[The following screed reflects the opinions of contributor Aaron Hughes, and not necessarily the views of the Fantastic Reviews Blog. It concerns an issue about which Hughes is perhaps a tad oversensitive, but that doesn't mean he's wrong.]
I've never met Glen Duncan, so I don't know if he's always a dick. What I know is he made a dick of himself with this review in the New York Times. Duncan reviewed Zone One by Colson Whitehead, a new zombie novel by a respected mainstream author.
Duncan begins his review: "A literary novelist writing a genre novel is like an intellectual dating a porn star." In this analogy, genre fiction is the porn star, sexy but stupid, while the intellectual is Colson Whitehead. Much more to the point, the intellectual is Glen Duncan, also a mainstream author who has dabbled in genre tropes, particularly in his most recent novel The Last Werewolf and its forthcoming sequels (which have made him Britain's second most successful fantasy novelist named "Duncan," behind Hal Duncan). Glen Duncan's review is in large part a self-serving complaint about the mistreatment "literary" novelists receive when they write genre. So, for example, when Duncan warns Whitehead that uncultured Amazon reviewers will fail to appreciate his intellectual approach to zombie fiction, we can safely infer that Duncan has been closely studying his own Amazon reviews.
Let me offer a counter-analogy to Glen Duncan's porn star comparison. Glen Duncan fancies himself an intellectual, so we'll picture him as a college professor. And since he doesn't see anything wrong with dropping casual references to women as mindless bimbos, let's place him in the 1950's. Duncan is at a faculty party when the new associate professor arrives with his wife, so gorgeous and shapely one might say she looks like a porn star. Duncan enviously snickers to the other tenured professors in the corner about what hot sex the new guy must be getting, but he never speaks to the fellow's wife long enough to realize she is the smartest person in the room.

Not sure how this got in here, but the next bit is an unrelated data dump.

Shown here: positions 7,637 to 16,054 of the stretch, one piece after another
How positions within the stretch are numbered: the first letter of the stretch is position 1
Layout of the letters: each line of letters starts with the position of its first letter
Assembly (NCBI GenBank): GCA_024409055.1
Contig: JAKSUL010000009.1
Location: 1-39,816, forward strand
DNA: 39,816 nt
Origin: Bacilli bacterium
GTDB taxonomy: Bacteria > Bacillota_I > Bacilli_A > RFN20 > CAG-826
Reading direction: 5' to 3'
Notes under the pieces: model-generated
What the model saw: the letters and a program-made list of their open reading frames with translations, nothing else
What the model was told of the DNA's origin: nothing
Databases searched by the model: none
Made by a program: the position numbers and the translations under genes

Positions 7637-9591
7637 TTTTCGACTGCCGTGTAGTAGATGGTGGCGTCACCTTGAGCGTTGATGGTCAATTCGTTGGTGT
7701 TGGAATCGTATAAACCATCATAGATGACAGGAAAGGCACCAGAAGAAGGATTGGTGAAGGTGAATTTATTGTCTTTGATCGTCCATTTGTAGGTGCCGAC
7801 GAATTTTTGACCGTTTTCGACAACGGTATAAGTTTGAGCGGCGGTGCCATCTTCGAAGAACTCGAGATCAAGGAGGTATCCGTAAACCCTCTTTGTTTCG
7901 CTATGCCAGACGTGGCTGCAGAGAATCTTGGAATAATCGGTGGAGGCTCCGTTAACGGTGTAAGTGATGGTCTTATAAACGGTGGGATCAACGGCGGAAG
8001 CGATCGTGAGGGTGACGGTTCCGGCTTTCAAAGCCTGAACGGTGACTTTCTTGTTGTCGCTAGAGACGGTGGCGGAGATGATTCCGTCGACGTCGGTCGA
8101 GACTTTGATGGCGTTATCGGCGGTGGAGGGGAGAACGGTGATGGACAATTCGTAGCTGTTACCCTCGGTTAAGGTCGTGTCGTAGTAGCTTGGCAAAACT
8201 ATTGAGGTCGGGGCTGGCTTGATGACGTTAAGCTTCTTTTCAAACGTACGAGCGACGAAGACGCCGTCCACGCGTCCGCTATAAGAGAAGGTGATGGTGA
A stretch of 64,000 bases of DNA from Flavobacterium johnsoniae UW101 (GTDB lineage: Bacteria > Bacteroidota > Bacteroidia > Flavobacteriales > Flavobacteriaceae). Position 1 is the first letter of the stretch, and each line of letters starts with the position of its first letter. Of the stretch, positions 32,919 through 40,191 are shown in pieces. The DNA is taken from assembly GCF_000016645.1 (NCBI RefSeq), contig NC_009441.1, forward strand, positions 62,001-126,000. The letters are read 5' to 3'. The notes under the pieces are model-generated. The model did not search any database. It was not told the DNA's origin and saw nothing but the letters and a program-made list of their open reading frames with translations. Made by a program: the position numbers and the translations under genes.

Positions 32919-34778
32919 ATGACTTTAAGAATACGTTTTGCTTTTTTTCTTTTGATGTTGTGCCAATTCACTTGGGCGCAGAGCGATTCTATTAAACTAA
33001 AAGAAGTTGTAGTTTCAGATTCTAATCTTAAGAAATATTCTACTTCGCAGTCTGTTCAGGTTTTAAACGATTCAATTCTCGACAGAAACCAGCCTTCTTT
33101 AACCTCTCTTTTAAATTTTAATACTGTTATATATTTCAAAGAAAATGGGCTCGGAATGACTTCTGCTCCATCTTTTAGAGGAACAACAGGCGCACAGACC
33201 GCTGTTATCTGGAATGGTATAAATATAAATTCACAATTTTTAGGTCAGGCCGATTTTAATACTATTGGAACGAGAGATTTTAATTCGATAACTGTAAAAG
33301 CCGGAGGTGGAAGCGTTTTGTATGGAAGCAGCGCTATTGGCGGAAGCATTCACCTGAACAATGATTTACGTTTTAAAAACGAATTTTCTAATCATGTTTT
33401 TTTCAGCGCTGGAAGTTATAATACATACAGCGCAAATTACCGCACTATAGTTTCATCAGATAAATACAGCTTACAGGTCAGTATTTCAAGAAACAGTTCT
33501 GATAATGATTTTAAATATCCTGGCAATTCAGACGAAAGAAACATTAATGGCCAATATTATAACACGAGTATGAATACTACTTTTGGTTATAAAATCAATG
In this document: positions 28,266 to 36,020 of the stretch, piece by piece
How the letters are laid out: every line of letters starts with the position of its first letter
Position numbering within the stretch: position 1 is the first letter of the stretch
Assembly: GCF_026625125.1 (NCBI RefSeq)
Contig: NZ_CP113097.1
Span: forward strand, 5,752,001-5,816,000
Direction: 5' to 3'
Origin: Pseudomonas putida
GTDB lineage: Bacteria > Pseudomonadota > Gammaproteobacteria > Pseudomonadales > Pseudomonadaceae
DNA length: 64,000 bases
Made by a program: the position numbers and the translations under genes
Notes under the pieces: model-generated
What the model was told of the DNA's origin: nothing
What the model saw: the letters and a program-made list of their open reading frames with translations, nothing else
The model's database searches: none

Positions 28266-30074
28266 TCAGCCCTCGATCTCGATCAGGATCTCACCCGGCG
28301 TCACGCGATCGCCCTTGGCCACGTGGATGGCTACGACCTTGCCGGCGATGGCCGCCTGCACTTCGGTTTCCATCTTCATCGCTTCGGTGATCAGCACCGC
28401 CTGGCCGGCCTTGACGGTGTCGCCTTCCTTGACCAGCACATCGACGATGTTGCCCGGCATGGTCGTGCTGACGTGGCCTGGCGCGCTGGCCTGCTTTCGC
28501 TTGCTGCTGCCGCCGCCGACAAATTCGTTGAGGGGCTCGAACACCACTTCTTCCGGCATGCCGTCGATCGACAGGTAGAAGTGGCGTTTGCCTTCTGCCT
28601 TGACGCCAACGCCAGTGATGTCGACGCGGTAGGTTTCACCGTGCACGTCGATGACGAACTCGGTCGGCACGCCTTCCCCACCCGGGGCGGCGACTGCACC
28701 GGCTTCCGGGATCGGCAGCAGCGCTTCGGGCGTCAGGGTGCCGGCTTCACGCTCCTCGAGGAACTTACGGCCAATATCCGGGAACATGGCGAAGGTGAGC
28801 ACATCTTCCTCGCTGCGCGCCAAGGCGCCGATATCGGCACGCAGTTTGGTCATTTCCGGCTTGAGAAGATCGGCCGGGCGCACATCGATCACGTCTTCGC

In his review, Duncan snickers that knuckle-dragging genre readers will balk at Whitehead's use of terms like "cathected" or "brisant." He makes a point of dropping fancy terms of his own -- I had to scratch my low brow at his reference to "ludic violence." But China Miéville, arguably the most important British fantasist of the current generation, doesn't shield his genre readers from his extensive vocabulary. If Duncan hasn't read Miéville, how about J.G. Ballard and Thomas Disch, British authors who were using lots of them big words in their genre fiction before Glen Duncan learned to stop sucking his thumb? Duncan's assertion that authors must dumb down their language to satisfy genre readers is demonstrably false, and only reveals his own appalling ignorance of the genre he is currently writing in and writing about.
(As an aside, Colson Whitehead doesn't seem to share Duncan's insulting and condescending attitudes. He recently admonished literary purists asking why he would write genre fiction, "Don't be such a snob." So we should try not to hold Duncan's deplorable review against Whitehead.)
I will grant Duncan that genre readers have less tolerance than "literary" mainstream readers of aimless meanderings in their fiction. In his review of Zone One, Duncan is untroubled to declare that the book has no plot, and he snidely dismisses anyone who might dislike this as suffering from "limited attention span." But could it be that genre fans are simply more discerning readers? The strength of the science fiction, fantasy, and horror genre is that most of its authors seek to combine an effective writing style with an engaging story. And once you become accustomed to books that tell a good story, you can quickly lose patience with those that don't.
A few days before Duncan's obnoxious review, the New York Times published a more thoughtful review of recent genre fiction by Dana Jennings. Jennings correctly identified Geoff Ryman's "Pol Pot's Beautiful Daughter" as one of the most powerful stories of the past decade. "Pol Pot's Beautiful Daughter" is a ghost story by a genre writer, but I would be surprised to learn that Glen Duncan has ever in his career written a passage as beautiful or thought-provoking.
Of course, not all genre fiction holds to this level. A few authors have found great commercial success despite clunky prose, by keeping their stories moving along and usually by including plenty of sex. But a great many science fiction, fantasy, and horror authors take a far more literary approach to the genre. And the readers who enjoy their literary genre fiction are in many cases the same readers who made Glen Duncan's Last Werewolf a success. If Duncan would like the sequel to earn out its advance, he had best hope that his readers were too busy watching porn to read the New York Times this weekend.